Church and State – Part 1

Here’s a case study I had when I was studying a class on Principles of the Christian Life at Columbia Biblical Seminary in South Carolina. I am publishing it here because of some recent discussion I have had with some people about the separation of church and state and the role of religion in politics. I think it’s worth thinking about, and I welcome your comments.

I reserve the right to delete comments (they’re moderated). Please don’t 1) use profanity, 2) demean other people, 3) discourage dialog and discussion

Sam was a man of conviction. Before long virtually everyone in the city of Tsuchiura knew that. When the missionary took up his position at the end of every festival parade, bearing his protest sign, everyone noticed because he was twice the size of anyone else, and white besides. His signs didn’t hurt his visibility, either. “These gods you worship are devils” somehow caught the eye.

But Sam’s more important, if less visible, confrontation with his adopted society came when the school year opened or some major event took place. Such occasions, from time immemorial, called for a formal recognition of the gods in brief Shinto ceremony. But the missionary did not want his children exposed to this pagan idolatry. In truth, he didn’t want anyone exposed to it. So he would protest to the public school principal that he was violating the constitution which disestablished Shinto as the national religion. I admired Sam’s courage even when, as an uninvited guest in Japan, I did not feel called on to emulate this approach.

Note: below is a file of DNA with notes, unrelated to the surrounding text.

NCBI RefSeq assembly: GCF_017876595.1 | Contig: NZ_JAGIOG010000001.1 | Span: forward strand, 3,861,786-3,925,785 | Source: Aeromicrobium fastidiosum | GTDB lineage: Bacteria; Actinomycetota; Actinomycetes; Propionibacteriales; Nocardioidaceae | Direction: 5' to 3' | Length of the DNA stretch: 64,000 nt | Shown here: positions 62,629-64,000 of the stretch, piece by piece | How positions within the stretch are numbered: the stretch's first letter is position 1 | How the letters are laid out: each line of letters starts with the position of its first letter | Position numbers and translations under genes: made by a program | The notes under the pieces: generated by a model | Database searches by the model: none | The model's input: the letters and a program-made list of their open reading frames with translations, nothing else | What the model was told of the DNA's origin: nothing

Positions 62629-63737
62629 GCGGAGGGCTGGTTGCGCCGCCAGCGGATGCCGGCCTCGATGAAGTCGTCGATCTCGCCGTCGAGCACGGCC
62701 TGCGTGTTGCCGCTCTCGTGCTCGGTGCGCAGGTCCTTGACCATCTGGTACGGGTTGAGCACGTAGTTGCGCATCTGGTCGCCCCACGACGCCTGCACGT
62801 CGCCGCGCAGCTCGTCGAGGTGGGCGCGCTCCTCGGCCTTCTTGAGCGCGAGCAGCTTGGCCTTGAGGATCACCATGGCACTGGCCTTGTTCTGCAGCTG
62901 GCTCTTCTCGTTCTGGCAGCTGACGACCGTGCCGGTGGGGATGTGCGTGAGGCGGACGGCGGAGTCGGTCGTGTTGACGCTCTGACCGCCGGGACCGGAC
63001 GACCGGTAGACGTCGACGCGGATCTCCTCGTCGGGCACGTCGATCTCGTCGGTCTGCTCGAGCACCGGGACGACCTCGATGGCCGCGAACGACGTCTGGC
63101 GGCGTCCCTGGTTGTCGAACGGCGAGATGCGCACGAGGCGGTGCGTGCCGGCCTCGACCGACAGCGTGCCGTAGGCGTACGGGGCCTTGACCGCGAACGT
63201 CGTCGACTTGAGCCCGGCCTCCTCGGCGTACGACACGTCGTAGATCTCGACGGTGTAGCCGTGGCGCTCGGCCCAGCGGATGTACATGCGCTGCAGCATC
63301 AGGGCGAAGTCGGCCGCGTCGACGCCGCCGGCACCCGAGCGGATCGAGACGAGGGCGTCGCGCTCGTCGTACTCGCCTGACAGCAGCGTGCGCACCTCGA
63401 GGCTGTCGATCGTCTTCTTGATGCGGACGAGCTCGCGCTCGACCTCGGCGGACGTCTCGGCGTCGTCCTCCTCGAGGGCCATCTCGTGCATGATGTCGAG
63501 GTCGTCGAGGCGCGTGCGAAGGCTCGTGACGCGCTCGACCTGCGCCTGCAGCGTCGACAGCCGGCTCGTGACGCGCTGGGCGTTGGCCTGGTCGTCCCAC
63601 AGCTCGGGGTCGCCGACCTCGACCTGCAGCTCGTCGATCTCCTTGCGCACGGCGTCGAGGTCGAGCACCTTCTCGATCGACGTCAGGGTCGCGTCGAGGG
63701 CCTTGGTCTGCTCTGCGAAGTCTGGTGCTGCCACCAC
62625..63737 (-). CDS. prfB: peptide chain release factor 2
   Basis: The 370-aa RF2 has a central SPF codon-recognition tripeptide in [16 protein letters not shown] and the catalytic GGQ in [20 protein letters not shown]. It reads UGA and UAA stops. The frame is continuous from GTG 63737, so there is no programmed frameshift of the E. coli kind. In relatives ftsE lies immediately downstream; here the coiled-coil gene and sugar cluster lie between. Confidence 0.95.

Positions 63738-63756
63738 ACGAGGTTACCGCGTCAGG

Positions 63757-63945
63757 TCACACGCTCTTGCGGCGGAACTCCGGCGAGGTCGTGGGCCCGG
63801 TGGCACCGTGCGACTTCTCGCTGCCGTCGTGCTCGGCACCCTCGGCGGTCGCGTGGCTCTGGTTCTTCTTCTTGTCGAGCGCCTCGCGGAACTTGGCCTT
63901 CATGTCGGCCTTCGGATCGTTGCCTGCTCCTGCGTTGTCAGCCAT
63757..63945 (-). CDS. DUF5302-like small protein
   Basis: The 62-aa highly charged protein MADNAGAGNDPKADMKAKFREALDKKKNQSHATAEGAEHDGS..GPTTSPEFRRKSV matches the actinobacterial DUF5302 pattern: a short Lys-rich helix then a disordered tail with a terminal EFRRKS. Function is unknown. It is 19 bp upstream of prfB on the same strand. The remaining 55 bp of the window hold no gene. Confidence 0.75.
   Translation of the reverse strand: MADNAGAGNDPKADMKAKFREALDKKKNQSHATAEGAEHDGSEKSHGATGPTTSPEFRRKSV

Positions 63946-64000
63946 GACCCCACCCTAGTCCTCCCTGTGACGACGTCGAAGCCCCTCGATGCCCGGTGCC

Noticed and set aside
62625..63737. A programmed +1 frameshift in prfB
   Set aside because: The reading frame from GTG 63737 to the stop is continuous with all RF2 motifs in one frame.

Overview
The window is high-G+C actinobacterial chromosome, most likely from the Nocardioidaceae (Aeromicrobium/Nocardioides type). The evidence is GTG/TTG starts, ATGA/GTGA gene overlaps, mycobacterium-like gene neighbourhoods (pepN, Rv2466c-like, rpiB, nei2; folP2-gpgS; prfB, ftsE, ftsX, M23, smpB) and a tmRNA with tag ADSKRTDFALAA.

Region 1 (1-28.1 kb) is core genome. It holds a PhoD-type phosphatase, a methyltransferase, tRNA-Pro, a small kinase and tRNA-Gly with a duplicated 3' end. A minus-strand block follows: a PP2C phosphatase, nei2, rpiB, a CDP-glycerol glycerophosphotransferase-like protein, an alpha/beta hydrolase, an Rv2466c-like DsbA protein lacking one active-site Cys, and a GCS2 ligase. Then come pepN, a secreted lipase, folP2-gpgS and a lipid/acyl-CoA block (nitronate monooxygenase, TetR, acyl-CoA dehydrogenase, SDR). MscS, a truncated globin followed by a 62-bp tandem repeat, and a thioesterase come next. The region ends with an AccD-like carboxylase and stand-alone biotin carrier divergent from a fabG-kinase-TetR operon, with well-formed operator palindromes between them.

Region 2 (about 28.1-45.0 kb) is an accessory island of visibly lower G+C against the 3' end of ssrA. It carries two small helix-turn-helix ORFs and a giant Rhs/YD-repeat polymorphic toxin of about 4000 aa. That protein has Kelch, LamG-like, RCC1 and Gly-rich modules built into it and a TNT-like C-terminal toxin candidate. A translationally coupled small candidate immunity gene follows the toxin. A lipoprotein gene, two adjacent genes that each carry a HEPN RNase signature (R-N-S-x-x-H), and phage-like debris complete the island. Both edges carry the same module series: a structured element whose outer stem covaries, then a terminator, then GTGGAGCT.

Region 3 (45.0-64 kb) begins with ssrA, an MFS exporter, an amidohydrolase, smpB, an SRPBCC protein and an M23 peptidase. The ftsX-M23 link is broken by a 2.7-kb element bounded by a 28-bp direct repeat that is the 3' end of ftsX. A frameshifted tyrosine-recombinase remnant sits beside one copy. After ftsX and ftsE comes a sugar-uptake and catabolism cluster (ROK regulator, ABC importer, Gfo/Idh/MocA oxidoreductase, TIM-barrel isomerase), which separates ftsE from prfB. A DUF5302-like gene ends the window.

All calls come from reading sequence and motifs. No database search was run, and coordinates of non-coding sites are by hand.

The next time we were in the US, I had a startling experience. The Supreme Court had just outlawed the official prayers in the public schools of America and many Christians were in an uproar. That confrontation of church and state had a familiar ring to a Japanese missionary. Not startling though. The startling thing was a Christian magazine out of Washington, DC which published a highly emotional and uncompromising article condemning the Supreme Court out of hand and affirming our rights — yea, our obligation — to have Christian prayer in public schools. The author? Sam!

The following was on the page with the case study:

Questions to consider: Was Sam right on both occasions? Wrong on both occasions? Right on one, wrong on the other? Why?

Purpose of the discussion: To gain sensitivity to the complexity of dealing with church/state issues and to honestly face the danger of potential hypocrisy when we do not thoroughly and objectively understand the full range of interrelated issues.